Greg’s military career progressed as he reached one goal after another.  He began as a 2nd Lt. who trained as navigator in an RC-135.  His missions were of a highly confidential nature.  His commanding officers commended his leadership, cool-headedness to perform in an emergency, and his ability to teach other young navigators without insulting their intelligence or undermining their confidence.

Greg ascended in the ranks until he reached the position of Major and was stationed at the Pentagon.  His devotion and time commitment to his family, his work ethic, and his service at his local church left him little free time.  Because he was not willing to devote less time to any of these endeavors, he missed the deadline for a class essential to his making the rank of Lt. Colonel.  It must be said he was very disappointed that he was passed over for promotion.  His commanding officers were stunned and not a little upset that a flyer as fine as Greg did not make rank when in their opinion less talented individuals were promoted.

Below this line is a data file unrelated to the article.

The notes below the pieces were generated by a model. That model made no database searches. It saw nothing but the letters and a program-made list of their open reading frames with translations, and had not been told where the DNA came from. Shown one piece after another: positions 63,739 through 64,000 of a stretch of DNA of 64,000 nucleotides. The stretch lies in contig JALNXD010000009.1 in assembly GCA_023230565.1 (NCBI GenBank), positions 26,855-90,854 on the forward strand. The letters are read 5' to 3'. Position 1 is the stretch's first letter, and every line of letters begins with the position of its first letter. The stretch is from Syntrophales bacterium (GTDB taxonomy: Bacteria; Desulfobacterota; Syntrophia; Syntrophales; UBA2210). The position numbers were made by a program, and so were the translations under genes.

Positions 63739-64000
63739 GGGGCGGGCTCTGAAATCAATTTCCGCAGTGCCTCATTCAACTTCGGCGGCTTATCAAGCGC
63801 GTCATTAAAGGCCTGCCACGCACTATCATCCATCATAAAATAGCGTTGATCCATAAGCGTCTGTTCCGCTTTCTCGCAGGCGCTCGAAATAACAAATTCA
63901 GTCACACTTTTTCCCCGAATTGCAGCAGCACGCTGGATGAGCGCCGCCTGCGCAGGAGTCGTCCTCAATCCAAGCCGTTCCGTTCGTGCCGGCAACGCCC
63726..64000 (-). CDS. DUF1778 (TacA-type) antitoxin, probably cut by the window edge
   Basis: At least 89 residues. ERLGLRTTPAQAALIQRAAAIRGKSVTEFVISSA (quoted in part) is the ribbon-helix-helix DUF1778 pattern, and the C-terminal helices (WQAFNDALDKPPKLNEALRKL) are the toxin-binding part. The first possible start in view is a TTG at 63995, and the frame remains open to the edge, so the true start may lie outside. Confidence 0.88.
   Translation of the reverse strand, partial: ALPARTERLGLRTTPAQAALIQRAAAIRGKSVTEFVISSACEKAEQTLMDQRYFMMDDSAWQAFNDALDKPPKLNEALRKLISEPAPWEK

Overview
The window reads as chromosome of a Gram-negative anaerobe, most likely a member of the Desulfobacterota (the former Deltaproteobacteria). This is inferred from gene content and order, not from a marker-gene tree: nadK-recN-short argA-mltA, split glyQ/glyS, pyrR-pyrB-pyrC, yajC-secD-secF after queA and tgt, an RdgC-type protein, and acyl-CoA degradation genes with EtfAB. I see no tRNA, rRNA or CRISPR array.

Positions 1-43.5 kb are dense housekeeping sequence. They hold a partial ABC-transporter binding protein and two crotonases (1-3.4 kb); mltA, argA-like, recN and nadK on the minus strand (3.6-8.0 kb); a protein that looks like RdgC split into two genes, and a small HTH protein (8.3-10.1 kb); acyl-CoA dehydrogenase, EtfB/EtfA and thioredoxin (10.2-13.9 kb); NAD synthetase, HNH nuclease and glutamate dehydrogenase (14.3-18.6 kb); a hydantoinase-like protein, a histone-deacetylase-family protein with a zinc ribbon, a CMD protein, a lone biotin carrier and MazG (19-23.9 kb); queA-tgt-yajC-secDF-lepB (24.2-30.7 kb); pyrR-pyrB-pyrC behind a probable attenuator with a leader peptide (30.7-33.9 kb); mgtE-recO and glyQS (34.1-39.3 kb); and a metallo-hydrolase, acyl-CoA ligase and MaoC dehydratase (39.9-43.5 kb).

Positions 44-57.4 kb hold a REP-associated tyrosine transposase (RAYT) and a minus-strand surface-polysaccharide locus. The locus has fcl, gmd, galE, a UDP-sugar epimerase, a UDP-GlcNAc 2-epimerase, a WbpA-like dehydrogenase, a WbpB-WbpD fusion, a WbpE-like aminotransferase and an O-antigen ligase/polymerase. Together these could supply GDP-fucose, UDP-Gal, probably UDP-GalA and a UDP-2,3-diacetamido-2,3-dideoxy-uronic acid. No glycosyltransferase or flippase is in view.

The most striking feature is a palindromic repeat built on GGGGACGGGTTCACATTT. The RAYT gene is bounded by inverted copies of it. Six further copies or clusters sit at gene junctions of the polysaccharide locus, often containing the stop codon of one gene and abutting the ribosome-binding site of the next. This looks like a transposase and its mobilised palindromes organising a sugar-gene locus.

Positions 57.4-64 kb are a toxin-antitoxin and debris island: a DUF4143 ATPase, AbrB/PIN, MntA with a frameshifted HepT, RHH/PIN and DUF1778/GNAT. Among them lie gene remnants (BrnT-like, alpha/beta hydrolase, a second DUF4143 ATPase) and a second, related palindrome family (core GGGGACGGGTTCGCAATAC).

This career setback was lessened when he received a personal request to come work for a well respected division of the military located at Wright-Patterson AFB in Dayton, OH called Big Safari.  It was to be the best experience of his military career and he gained knowledge and made friends and business contacts that were invaluable to him in his future business executive positions.  He often said that if he had made rank, his job post retirement would have had a very different and less satisfying outcome.

Greg was reading his bible one day and came across a verse in Psalms chapter 75, verse 6- “For promotion cometh neither from the east, nor from the west, nor from the south. “   Since God is as far North as you can get, Greg accepted with a grateful heart that God did not give him what he WANTED, God gave him something much, much better.

The transition to civilian life was hard for Greg. The “dog eat dog” mentality of the business world, and the stepping on someone else to climb your way to the “top of the heap” was foreign to him. He had spent 20 years working with a group of men and women who had a common goal to serve and protect.  He was a team player in every sense of the word and would far rather see success given to the group as a whole than to be the “top dog.”